Childhood learning is miraculous.
Years ago when our first child was just two years old I was (naively) using threat as a method of discipline.
As he climbed from a chair onto the kitchen table I said: "If you do that I will...".
It didn't work of course, because a child of that age can't anticipate and imagine a negative outcome.
But exactly two weeks later, I was doing something that our child didn't like and hey presto, the words "If you do that I will" were mirrored back to me, with the same intonation and inflection that I had used.
A single iteration of a set of words with abstract meaning had been heard, understood, retained, and identically re-iterated in context, two weeks later by a two year old!
How can this happen?
At a young age, the flexibility of the mind to learn is phenomenal, and this flexibility is pre-programmed during what is called the critical period of development.
A critical period is the time during early development when learning is enhanced.
The brain learns - and becomes programmed - to see, hear, and respond emotionally during early life.
As eye surgeons we learned a few years ago that if a child is born with lenses in the eyes that are not transparent (cataracts), they need to be detected, removed and replaced by alternative lenses very early during the first year of life to get the best results. Otherwise the child will not see so well and will miss out on the pre-destined brain processing and enhanced learning of early life.
Similar but longer critical periods apply to hearing and learning how to socialise.
What this tells us is that early learning is important, and we need to fully recognise and understand, that one can only learn from the visible, the audible and the intelligible, (Blog 1).
In the past deaf children were called 'deaf and dumb'. Dumb meaning that they had not learned language and all this conveys, during the critical period of their first decade, because they could not hear it. This now rarely happens because the need to render language information accessible during early development has been understood, and is acted upon (qv Seeing Voices by Oliver Sacks).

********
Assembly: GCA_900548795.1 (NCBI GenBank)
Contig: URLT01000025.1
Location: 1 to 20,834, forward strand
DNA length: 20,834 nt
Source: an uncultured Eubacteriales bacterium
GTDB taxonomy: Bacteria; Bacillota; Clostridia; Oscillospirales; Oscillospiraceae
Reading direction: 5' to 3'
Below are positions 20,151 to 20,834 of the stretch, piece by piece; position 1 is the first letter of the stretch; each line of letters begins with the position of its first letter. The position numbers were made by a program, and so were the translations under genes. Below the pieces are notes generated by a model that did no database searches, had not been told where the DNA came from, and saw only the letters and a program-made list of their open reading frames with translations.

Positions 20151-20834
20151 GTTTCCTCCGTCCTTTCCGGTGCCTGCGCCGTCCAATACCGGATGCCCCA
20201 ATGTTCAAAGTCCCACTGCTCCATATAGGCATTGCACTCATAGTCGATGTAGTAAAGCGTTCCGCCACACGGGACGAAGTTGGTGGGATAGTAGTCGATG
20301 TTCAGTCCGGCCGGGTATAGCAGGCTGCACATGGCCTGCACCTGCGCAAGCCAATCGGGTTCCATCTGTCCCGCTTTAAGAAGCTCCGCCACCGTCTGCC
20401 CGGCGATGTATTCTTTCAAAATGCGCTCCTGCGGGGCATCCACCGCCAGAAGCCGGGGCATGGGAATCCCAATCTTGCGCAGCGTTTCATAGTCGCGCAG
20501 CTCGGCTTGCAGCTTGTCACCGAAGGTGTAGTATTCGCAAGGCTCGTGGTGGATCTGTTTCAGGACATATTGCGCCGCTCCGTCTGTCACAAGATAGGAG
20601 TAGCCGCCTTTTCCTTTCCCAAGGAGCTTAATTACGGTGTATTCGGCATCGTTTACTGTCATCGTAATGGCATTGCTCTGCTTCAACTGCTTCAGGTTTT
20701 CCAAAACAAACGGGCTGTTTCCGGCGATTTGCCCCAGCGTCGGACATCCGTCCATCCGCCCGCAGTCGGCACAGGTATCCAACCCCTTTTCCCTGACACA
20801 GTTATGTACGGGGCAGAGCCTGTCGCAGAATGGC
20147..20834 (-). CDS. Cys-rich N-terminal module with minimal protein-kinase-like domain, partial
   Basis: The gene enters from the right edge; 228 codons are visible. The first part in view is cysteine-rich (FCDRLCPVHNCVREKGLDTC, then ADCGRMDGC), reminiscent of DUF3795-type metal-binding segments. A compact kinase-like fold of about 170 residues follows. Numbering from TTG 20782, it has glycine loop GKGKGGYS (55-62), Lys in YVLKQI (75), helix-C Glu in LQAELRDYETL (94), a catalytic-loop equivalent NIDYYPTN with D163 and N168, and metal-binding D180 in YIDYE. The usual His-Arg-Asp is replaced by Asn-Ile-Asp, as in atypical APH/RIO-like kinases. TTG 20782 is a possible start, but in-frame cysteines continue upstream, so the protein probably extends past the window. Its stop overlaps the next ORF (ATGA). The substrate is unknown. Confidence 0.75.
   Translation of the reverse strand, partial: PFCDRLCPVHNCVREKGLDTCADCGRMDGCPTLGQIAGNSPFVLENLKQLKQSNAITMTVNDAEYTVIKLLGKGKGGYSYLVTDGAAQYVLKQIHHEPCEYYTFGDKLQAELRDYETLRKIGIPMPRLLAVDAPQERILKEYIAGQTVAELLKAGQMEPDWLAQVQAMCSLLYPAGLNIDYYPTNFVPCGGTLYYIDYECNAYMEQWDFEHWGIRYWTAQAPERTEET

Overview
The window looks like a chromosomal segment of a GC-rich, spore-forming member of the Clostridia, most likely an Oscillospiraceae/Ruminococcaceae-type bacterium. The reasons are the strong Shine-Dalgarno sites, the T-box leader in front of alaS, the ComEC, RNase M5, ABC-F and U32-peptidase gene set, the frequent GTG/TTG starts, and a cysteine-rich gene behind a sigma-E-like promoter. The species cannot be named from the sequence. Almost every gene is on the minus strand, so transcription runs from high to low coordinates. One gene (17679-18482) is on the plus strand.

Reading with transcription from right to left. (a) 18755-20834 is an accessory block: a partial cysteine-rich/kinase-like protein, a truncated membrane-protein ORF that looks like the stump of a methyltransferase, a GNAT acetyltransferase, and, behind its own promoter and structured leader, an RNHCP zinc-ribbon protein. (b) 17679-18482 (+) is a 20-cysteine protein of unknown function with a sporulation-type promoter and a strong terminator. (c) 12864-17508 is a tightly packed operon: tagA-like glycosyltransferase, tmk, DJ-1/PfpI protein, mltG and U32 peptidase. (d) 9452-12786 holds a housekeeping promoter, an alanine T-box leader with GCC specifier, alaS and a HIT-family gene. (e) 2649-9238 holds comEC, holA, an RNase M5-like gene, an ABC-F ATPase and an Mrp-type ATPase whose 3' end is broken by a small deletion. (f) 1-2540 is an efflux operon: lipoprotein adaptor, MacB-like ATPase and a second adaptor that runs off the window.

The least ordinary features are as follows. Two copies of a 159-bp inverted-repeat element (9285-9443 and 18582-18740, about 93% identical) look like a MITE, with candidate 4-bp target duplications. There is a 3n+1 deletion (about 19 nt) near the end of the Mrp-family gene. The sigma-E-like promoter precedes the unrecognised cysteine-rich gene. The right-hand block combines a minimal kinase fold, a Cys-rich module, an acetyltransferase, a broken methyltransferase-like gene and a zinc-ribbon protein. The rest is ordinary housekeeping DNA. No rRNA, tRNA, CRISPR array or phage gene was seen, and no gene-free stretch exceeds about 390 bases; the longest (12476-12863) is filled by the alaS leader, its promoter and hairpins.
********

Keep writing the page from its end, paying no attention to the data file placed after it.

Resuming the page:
But can there be such a thing as 'visual dumbness' too?
The subject of how we learn as children is vast, but let's just briefly think about it, from inside to out, rather than the usual outside to in.
All roads lead to Rome.
On this website all ideas lead back to CVI.
Children with CVI may have visual difficulties only, or they may have additional difficulties related to any of these basic stages of learning.
This means that the best learning takes place when the child is not frightened, stressed or anxious, but comfortable, relaxed, and happy, while engaged in completely accessible, enjoyable, engaging and meaningful activities matched to the child's developmental level.
In other words children learn best when they are happily playing, while not being distracted!
I remember that my little boy and I were in a quiet corner of the kitchen; there were only two of us. I was amused and not cross when my little boy learned that complicated language from me all those years ago. Now I know how he picked up that language so easily! I didn't then.
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At CVI Scotland we are devoted to helping people understand cerebral visual impairments, and together working towards developing the understanding of this complex condition.